But how much of that is from social media making our social circles wider than they really ought to be? And bringing in more stress and anxiety as a result? If I didn’t have Facebook would I still be in touch enough with that friend to share in their struggles?

And how much of the wider world do I really need to monitor? If I have no control over what’s happening, then should I be letting all of that into my space to derail my goals?

I could’ve spent the last few days mired in Twitter outrage about SCOTUS. Legitimately so. But what does that actually accomplish? My reading Twitter threads, if they’re not there to inform me on something I didn’t know or to help me gauge risk or to give me an action I can take, what does that actually accomplish? It just ratchets up the anxiety without changing anything.

So why do it? Why do any of it? Wouldn’t it be better to put on those blinders and focus on a goal? But can I? Or do we live in a world right now that is unstable enough that it can all be taken away tomorrow and do I need to monitor for that?

I don’t know. I don’t have the answers on this one.

I can’t tell how much is “danger” that requires my attention and how much is just a false sense of immediacy that I could safely ignore that would then let me focus and accomplish something big and great that I will not accomplish otherwise.

I’m hoping to work it out for myself before January. (Haha. Right.) That will let me know whether next year’s goals should be “write a couple novels while the world burns” or “write two million words of publishable words while the world burns.”

More Random Writerly Thoughts

This morning I was curious and tried to look up an author’s books. And I’m pretty sure they’re only listed on Smashword and publish print through Lulu. Which, ouch.

I understand that not all authors worry about making money from what they do, but that’s an interesting set of choices to make to be found by readers. I had tried looking them up on Amazon before I clicked their links on their website, because I’m weird that way, but there was nothing for me to find. I’m sure I’m not the only one who does that.

Then again I have another author I know who is very serious about doing well at this and they published non-fiction but only in ebook and only on Amazon. Which means all those Fortune write-ups are mostly wasted. If you’re going to pursue more traditional media coverage, then being available on all major platforms and in all formats is kind of key.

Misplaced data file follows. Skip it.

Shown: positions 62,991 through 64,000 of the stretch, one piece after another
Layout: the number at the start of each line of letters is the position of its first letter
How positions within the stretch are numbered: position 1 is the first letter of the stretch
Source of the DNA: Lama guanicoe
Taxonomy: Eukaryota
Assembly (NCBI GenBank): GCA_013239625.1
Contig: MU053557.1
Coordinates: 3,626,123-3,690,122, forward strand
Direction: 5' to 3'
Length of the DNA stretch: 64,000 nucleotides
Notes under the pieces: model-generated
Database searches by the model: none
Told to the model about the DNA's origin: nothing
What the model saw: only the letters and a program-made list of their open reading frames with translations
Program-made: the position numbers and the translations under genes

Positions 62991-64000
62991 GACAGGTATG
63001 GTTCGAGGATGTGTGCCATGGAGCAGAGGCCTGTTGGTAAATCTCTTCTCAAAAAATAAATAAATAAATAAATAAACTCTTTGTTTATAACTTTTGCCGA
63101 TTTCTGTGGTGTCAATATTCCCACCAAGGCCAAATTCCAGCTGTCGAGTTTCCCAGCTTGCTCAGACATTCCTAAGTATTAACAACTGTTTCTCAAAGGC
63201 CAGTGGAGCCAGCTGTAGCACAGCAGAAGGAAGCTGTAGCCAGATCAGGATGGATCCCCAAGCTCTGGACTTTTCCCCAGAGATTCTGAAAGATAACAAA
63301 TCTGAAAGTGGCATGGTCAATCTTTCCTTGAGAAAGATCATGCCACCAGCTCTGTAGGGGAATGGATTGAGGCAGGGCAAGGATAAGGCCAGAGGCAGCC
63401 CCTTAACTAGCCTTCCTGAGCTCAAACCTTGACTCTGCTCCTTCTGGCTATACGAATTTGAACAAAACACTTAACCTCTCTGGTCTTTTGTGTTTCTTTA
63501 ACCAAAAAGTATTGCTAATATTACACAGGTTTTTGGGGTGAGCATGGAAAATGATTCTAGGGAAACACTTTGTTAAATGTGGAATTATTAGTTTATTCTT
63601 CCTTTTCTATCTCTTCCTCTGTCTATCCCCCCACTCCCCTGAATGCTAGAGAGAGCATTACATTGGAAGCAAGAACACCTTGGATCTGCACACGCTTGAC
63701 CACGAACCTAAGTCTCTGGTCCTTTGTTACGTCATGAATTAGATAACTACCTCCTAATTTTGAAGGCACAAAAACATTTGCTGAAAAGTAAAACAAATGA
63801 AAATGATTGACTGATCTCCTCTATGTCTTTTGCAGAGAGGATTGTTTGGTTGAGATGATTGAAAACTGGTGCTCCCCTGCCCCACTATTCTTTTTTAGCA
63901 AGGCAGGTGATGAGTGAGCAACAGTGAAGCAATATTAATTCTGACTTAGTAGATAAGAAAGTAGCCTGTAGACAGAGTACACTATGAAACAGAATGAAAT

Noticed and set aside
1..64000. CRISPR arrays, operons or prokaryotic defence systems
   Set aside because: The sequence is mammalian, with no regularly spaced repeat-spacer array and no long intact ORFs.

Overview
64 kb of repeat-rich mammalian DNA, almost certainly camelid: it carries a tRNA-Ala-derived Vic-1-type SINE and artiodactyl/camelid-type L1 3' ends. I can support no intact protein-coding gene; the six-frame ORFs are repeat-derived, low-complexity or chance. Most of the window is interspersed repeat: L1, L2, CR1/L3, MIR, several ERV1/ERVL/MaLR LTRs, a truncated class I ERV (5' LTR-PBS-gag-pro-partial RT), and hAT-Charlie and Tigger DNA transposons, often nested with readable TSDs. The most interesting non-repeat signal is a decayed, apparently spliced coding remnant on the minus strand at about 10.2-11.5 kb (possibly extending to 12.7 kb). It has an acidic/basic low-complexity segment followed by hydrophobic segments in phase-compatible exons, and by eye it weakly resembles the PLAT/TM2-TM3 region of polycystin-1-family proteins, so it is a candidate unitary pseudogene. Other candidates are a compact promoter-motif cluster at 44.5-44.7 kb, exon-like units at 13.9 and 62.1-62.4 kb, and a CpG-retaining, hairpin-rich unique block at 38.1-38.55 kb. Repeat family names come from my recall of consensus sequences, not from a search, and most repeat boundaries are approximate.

I also know an author who has done incredibly well with a few series for a short period of time on each one through KU who can’t be bothered with print. More understandable there because fiction readers that read self-published books do lean more towards ebook, but that author is still leaving money on the table every time their books are on the top 100 list.

I know we all have different goals in what we’re doing and different bandwidth and energy for doing all the various aspects of this writing gig. Still. I think sometimes it’s “can’t be bothered” but sometimes it’s “I was given really bad advice.”

Like the author I met with a while back who was going to use IngramSpark for ebook distribution. (Plenty of discussion on why that’s a bad idea in the Wide for the Win Facebook group.)

So, yeah, interesting choices. Of course, I’m sure someone looks at mine and thinks the same. I am not immune to bad choices.

Also a few AMS comments for the day.

Years ago I opened I think it was an Advantage account in the UK. I’d actually transitioned from using it for the most part in the last year or so because the account I can access through my KDP account is just fine. Which is good.

Because when I was looking at ad spend this month I noticed that for that account they tacked on 20% tax. Must’ve been because I never fully completed setting the account up back then, which was the trick to get access to AMS in the UK without having to pay the fee for that type of account.

I am not seeing that same 20% charge on my KDP UK AMS account.

I have to say that tax must really disadvantage authors who are getting charged that amount. 20% is a lot. I still make $2 when I spend $1 on AMS so I could keep going, but if someone were operating closer to the edge, that would push them right over into unprofitability. And if all they’re doing is paying attention to their dashboard numbers they won’t even see that.